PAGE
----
Remember that they are casting. When an email goes out searching for singers, it is often from an external casting company. They may want ‘the little girl with the big voice’ or ‘the country singer with a heart of gold’. They are casting characters, not just voices. If you are a loud rock singer and they’ve just cast that character, you won’t get the part.
It’s not about you, it’s about what they are looking for, and you have no idea what they’re looking for. A successful audition for you should be one you’re proud of, whether or not you get a call back.
Don’t Become a Victim
Some shows like to accept people because they aren’t good. They think it’s funny for the audience to see someone who is out of tune or performing badly. If I am training a student who wants to audition, I want them to be realistic about how the show could affect them if it shows them in the wrong light.
If I think a student has the potential to be out of tune, or not interesting enough, I’ve got to tell them. It scares me that they could be victimised. An experience like that could scar them. They should be clear eyed about their strengths and weaknesses.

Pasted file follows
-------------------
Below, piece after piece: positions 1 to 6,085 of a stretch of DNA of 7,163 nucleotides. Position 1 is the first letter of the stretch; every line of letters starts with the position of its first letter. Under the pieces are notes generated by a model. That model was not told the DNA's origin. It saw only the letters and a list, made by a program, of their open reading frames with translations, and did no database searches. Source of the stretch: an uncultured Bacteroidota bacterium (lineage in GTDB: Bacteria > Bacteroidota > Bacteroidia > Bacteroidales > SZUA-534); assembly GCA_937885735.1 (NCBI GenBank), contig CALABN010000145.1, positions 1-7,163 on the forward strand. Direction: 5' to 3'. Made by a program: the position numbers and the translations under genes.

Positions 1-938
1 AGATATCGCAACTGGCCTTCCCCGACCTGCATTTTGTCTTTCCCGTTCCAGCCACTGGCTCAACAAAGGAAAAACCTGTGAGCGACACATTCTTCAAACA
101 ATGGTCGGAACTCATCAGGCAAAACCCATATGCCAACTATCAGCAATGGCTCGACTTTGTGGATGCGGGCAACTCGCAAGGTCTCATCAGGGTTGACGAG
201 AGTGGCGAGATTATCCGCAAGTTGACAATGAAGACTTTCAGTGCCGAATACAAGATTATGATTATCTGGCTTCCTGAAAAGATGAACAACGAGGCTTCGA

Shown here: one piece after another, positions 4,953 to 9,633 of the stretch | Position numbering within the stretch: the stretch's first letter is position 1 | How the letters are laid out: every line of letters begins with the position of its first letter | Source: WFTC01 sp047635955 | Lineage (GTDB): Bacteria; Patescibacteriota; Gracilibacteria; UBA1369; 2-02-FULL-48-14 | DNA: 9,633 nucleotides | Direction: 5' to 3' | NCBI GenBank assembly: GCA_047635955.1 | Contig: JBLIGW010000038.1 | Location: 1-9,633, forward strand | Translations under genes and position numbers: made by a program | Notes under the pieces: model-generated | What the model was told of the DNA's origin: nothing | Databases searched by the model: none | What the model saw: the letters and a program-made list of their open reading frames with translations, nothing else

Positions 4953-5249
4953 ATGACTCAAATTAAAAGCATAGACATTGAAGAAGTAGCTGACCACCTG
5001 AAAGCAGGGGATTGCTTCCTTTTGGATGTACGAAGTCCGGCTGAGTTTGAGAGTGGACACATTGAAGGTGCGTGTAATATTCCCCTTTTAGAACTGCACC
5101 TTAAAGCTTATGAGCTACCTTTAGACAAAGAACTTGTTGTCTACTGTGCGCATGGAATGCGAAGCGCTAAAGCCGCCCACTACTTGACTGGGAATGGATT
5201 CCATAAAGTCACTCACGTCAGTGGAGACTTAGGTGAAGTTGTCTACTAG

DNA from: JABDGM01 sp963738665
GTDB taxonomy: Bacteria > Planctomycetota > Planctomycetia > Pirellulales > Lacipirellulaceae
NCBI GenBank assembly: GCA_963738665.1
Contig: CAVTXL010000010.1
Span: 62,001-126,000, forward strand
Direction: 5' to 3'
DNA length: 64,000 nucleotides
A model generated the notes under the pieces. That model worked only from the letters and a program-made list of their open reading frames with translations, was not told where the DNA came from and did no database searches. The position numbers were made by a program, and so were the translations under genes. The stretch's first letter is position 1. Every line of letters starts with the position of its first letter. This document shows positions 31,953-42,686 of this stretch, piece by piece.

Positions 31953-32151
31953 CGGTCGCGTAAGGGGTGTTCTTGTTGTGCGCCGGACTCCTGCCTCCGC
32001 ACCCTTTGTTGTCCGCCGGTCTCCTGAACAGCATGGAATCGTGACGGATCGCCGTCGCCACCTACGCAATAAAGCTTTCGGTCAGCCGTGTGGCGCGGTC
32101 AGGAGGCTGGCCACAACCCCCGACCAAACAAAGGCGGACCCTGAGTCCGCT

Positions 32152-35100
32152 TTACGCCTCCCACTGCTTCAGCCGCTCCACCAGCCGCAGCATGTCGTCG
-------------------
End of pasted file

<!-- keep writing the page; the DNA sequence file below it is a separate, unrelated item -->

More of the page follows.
A Culture of Singing
Since these shows have been on air, more people than ever before have started taking lessons and singing at karaoke. That’s a fabulous development.
On a positive note, these shows have encouraged people who love to sing to take their singing seriously. In the past 10-15 years since these shows have been on air, more people than ever before have started taking lessons and singing at karaoke. That’s a fabulous development.